What is the Perfume Project?

This blog is a constantly evolving forum for thoughts on perfume, perfume-making, plants (especially orchids and flora of the Pacific Northwest) and life in general. It started out chronicling the adventures of Olympic Orchids Perfumes, established in July 2010, and has expanded in other directions. A big part of the blog is thinking about the ongoing process of learning and experimentation that leads to new perfumes, the exploration of perfumery materials, the theory and practice of perfume making, the challenges of marketing perfumes and other fragrance products, and random observations on philosophy and society. Spam comments will be marked as such and deleted; any comments that go beyond the boundaries of civil discourse will also be deleted. I am grateful to all of you, the readers, who contribute to the blog by commenting and making this a truly interactive perfume project.

Sunday, August 23, 2015


Wherever we went in Ireland, everything seemed washed clean by the ubiquitous low clouds and rain. There were sun breaks, and when those occurred the sky was as clear and blue as anywhere, but it never really warmed up. Most telling was Michael’s comment one day that “it would be nice to come back here in the summer”. I had to point out to him that it was summer.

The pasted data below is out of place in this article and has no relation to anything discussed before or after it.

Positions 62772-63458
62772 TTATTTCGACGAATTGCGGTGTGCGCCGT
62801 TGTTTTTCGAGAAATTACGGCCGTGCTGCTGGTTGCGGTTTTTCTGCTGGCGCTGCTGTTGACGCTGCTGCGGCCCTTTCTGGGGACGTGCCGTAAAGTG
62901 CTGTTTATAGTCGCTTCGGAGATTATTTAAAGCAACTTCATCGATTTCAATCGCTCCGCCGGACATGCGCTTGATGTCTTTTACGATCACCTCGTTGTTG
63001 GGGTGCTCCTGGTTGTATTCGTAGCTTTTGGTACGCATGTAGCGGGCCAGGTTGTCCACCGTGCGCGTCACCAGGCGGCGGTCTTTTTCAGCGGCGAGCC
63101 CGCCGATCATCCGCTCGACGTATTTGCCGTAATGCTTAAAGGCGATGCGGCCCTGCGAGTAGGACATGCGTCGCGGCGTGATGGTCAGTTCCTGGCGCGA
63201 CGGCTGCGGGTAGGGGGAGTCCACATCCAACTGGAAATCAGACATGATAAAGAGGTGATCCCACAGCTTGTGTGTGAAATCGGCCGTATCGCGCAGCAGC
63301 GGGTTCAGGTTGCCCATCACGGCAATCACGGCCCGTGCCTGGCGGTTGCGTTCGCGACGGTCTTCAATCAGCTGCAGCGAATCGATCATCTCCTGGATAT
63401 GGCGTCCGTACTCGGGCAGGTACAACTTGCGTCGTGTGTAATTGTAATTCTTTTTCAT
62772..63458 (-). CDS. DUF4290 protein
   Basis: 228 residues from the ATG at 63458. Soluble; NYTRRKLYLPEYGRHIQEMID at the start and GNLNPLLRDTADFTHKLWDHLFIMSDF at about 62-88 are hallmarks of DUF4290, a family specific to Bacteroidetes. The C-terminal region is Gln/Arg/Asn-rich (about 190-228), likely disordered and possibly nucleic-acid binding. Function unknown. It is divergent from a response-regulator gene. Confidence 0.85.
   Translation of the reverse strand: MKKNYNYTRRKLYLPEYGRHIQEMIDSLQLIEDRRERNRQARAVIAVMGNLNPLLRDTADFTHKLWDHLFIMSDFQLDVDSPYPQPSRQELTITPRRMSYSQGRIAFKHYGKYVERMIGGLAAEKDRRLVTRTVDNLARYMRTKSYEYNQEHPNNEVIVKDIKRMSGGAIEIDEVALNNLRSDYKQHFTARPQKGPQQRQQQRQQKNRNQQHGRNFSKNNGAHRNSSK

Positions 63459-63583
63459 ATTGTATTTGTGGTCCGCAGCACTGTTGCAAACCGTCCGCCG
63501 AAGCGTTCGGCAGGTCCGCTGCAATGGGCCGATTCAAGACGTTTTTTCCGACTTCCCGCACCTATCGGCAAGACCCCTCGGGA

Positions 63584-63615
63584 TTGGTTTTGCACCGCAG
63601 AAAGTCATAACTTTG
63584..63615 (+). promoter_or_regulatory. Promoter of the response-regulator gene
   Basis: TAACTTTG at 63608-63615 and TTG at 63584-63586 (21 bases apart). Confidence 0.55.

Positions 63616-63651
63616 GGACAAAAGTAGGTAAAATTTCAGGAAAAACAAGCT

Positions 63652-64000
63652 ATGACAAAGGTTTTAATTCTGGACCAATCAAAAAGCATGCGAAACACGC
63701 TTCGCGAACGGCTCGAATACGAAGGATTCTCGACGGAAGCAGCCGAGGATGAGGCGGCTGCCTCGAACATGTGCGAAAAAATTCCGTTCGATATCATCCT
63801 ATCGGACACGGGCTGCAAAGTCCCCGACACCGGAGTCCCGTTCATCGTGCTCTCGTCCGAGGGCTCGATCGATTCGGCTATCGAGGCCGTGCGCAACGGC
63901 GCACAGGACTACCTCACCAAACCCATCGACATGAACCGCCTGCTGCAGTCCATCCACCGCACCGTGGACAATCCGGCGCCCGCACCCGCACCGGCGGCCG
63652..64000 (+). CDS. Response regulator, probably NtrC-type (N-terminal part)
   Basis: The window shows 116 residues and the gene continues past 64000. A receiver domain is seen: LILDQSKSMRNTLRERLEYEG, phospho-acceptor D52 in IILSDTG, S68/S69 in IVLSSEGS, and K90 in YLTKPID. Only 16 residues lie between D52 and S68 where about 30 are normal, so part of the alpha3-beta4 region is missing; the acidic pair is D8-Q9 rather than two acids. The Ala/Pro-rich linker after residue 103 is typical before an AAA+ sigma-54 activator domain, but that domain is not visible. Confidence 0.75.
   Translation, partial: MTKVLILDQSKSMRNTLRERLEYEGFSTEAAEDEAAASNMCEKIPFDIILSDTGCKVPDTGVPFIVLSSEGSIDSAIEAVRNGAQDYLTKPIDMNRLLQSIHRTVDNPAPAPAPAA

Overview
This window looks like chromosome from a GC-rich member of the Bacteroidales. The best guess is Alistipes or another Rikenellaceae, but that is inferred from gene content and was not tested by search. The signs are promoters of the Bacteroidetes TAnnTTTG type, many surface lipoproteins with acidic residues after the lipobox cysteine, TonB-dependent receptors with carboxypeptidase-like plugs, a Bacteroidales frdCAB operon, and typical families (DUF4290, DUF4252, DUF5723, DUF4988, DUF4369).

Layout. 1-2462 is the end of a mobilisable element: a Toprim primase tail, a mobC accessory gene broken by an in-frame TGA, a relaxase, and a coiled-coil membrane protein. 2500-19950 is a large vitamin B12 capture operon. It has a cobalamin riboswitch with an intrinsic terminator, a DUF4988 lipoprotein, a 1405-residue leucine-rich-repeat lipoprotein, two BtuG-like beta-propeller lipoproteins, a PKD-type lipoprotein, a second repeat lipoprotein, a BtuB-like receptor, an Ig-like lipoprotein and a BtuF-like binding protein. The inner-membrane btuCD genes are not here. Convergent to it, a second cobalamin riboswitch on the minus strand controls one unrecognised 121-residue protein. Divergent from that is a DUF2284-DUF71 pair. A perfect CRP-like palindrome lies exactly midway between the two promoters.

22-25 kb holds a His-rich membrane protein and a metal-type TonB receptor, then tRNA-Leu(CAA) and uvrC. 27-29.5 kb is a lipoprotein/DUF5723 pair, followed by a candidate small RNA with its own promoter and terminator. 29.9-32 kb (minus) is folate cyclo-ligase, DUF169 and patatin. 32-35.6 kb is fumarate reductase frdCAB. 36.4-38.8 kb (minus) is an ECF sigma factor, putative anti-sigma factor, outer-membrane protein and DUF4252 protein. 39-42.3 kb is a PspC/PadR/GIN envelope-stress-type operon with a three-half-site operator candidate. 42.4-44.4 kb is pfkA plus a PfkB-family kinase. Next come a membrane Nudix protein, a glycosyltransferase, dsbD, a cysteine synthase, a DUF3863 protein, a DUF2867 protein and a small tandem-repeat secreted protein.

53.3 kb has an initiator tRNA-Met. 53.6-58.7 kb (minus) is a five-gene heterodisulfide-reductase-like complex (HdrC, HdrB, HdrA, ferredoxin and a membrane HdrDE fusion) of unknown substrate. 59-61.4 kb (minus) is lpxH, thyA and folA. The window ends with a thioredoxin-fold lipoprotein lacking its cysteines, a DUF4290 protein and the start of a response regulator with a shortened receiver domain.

After a surreal return flight that took a total of about 20 hours because of British Airways re-booking our flight on an itinerary that involved an excruciatingly long layover in Heathrow, it was with some relief that I was able to shed the multiple layers of clothing that I’d been wearing and enjoy what’s left of our summer. There’s not a cloud in the sky, but it’s not the bright blue sky that I was expecting.

Since we’ve been back, the sky has been an ugly yellow-brown color due to the big wildfires that are burning east of here. Yesterday the map showed at least a dozen fires, and today there are more. When I go outside this morning, there’s a strong smell of smoke, the intensity of which has increased since last night.  Houses and buildings have burned, and several firefighters have died.

It’s not unusual to have wildfires in the late summer, but the magnitude of the fires this year is unusual due to the drought. The new smell of summer in Seattle seems to be smoke.

[Photos from various news sources. I would take some photos, but can’t download them from my camera or phone until my laptop undergoes some more treatments for what ails it.]


  1. Fortunately there's no wildfire here in Karaj. But dust pollution is discernibly increasing these years.

  2. Farbod, Today (29 August) we're having a winter storm of the type we normally get in November-January, with wind and rain. The rain is welcome after the drought, but definitely not normal. The eastern part of the state is apparently having dust storms to go with the fires that are still burning. People don't seem to care that the environment is progressively more damaged with every new development project. Each one individually may have a tiny impact, but put them together and the effect is huge.